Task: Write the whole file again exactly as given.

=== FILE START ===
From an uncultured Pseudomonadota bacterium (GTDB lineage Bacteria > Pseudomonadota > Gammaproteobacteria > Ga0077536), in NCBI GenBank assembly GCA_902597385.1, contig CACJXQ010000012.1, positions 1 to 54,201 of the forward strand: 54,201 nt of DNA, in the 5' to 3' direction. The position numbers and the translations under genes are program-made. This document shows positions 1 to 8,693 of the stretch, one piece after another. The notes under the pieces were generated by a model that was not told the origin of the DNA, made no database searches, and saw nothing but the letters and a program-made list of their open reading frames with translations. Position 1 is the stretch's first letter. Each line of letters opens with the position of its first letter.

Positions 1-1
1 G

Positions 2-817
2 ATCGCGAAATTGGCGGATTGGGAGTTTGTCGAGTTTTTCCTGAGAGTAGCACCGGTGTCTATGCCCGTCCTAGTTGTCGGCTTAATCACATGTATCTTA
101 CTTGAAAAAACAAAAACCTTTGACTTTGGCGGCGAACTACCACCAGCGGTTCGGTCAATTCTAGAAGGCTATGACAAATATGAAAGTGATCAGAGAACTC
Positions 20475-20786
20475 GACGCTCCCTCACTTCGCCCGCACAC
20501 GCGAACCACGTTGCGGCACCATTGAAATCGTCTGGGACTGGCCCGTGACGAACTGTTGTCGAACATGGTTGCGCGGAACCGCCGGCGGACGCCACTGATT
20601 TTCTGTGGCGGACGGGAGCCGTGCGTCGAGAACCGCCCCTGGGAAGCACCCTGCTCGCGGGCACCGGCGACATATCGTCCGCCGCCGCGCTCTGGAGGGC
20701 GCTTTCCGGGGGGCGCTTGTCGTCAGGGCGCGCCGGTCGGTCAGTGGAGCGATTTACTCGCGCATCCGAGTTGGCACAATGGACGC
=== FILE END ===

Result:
From an uncultured Pseudomonadota bacterium (GTDB lineage Bacteria > Pseudomonadota > Gammaproteobacteria > Ga0077536), in NCBI GenBank assembly GCA_902597385.1, contig CACJXQ010000012.1, positions 1 to 54,201 of the forward strand: 54,201 nt of DNA, in the 5' to 3' direction. The position numbers and the translations under genes are program-made. This document shows positions 1 to 8,693 of the stretch, one piece after another. The notes under the pieces were generated by a model that was not told the origin of the DNA, made no database searches, and saw nothing but the letters and a program-made list of their open reading frames with translations. Position 1 is the stretch's first letter. Each line of letters opens with the position of its first letter.

Positions 1-1
1 G

Positions 2-817
2 ATCGCGAAATTGGCGGATTGGGAGTTTGTCGAGTTTTTCCTGAGAGTAGCACCGGTGTCTATGCCCGTCCTAGTTGTCGGCTTAATCACATGTATCTTA
101 CTTGAAAAAACAAAAACCTTTGACTTTGGCGGCGAACTACCACCAGCGGTTCGGTCAATTCTAGAAGGCTATGACAAATATGAAAGTGATCAGAGAACTC
Positions 20475-20786
20475 GACGCTCCCTCACTTCGCCCGCACAC
20501 GCGAACCACGTTGCGGCACCATTGAAATCGTCTGGGACTGGCCCGTGACGAACTGTTGTCGAACATGGTTGCGCGGAACCGCCGGCGGACGCCACTGATT
20601 TTCTGTGGCGGACGGGAGCCGTGCGTCGAGAACCGCCCCTGGGAAGCACCCTGCTCGCGGGCACCGGCGACATATCGTCCGCCGCCGCGCTCTGGAGGGC
20701 GCTTTCCGGGGGGCGCTTGTCGTCAGGGCGCGCCGGTCGGTCAGTGGAGCGATTTACTCGCGCATCCGAGTTGGCACAATGGACGC